The East County Observer may have made a big mistake. I’ve been asked to pen an occasional guest editorial.
At first, I wanted to say, “Thanks, but no thanks.”
I think about how I feel when my wife, Fran, says, “We need to talk.” Like most men, I cringe inside when I hear these words. However, after we talk, more often than not, she was right. We did need to talk, and it was for the better that we did — even if the conversation wasn’t always pleasant.
I’ve reconsidered because I think that there are some serious issues that need discussing and The Observer reaches a wide audience of citizens who can actually think. So, to steal a phrase that I hear often enough: We need to talk.
What about? Let me throw a few topics on the stack that I’d like to discuss in future epistles.
• Stop vilifying business while worshipping government. Neither monopolizes morality or evil. Your “201K” is made up of shares of businesses, which have been devalued by government incompetence and private-sector stupidity. Your sacred Social Security is not in a trust fund. It is stolen and spent each and every day and replaced with IOUs. Government as the sole solution is less of a solution than it is a problem.
• To keep your taxes down, don’t stop private-sector growth. Stop the growth of government. Taxes have climbed not because of adding new homes but because shortsighted constituents and equally myopic leaders who have continued to increase the scope of government. Many of these additions were “nice,” but few were truly necessary. Solving problems with your own money is compassion. Solving problems with someone else’s money is theft, if carried to extremes. Both counties still do not understand the threat of “scope creep” to the average taxpayer, and the citizens in general understand it even less.
• We need rules, but we need them to be fair, not overreaching, and above-all, predictable. Good long-term investment, like nature, abhors the vacuum of unpredictability and capriciousness.
• The question is not whether we change but rather how we change. We need to see that not all civic activists wear the mantle of Captain Planet. Many are little more than small-thinking, Lilliputian, change-phobic Luddites who have never saved a tree and who work feverishly to maintain a status quo that never existed in a universe that mandates change. The Captain Planet mantle is a disguise, not a uniform.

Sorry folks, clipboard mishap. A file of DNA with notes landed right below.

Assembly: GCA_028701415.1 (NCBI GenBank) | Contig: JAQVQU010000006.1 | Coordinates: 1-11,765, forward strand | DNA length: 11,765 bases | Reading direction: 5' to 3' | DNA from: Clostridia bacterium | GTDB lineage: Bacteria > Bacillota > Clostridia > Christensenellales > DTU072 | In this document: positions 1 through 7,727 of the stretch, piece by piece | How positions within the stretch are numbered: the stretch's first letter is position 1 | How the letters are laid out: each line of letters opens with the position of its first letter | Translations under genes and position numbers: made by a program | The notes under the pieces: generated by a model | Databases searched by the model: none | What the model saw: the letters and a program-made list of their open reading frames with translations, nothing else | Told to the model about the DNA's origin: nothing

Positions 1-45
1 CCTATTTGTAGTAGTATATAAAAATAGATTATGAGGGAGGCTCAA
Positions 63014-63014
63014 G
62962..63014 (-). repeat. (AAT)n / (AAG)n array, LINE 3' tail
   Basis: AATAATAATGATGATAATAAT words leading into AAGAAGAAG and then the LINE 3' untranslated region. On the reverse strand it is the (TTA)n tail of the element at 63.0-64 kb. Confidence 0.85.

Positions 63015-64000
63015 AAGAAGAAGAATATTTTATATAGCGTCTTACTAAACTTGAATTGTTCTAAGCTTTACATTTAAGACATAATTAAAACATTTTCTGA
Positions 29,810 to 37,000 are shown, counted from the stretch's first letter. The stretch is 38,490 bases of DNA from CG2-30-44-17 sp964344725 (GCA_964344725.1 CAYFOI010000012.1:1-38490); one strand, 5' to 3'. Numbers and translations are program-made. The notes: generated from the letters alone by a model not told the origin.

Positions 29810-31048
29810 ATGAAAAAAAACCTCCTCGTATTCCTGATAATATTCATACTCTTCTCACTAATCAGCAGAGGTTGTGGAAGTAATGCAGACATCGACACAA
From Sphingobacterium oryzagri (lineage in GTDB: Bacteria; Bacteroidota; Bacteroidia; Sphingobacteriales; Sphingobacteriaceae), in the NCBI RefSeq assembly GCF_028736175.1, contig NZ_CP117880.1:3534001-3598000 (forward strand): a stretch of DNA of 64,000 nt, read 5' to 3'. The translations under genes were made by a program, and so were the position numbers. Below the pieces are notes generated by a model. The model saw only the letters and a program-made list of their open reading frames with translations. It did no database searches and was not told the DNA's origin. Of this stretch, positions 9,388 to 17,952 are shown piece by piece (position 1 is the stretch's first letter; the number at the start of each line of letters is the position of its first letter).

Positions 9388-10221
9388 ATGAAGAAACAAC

• We need to support policies that make sense both today and tomorrow. That may require holding to principle in the face of short-term pressure. For example, we should fairly assess and collect impact fees as growth happens. Granted, these fees grew way out of hand in the boom times, but forgiving them entirely is bad policy and will hobble our future.
• Economic development is the only way to play the bad hand that this economy has dealt us all, and we are not serious enough about it. Each day, families face stark choices between bad alternatives, and it has been this way for more than four grueling years. Enough is enough. We need bold incentives that go beyond the local “incentives,” which are little more than trivia, and the “three card Monty” of Tallahassee-crafted incentives that look good on paper but, like water in the desert, shift away as you approach. I propose a tax increment financing concept for new and expanding businesses that would be a truly meaningful incentive.
So, I’ll be governed by your wishes: If you’d like to talk, I’ll be back.
Rex Jensen is president and CEO of Schroeder-Manatee Ranch.
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12 LWRBA March Membership Luncheon
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12 March Membership Luncheon
15 Irish Celtic 5K, Lakewood Ranch
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15 Palma Sola Botanical Park plants, antiques and crafts sale
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The Tabernacle Christian School middle school student Lauren Medred, an East County resident, earned top vocal honors, taking first place in vocal solo female category of the Florida League of Christian School’s Festival of the Academics and Arts Feb. 28 and March 1 at Southeastern University in Lakeland.
Manatee County schools dominated a state technology competition with five of six top-three finishes earned by Manatee County schools during the 35th annual Technology Student Association State Competition late February.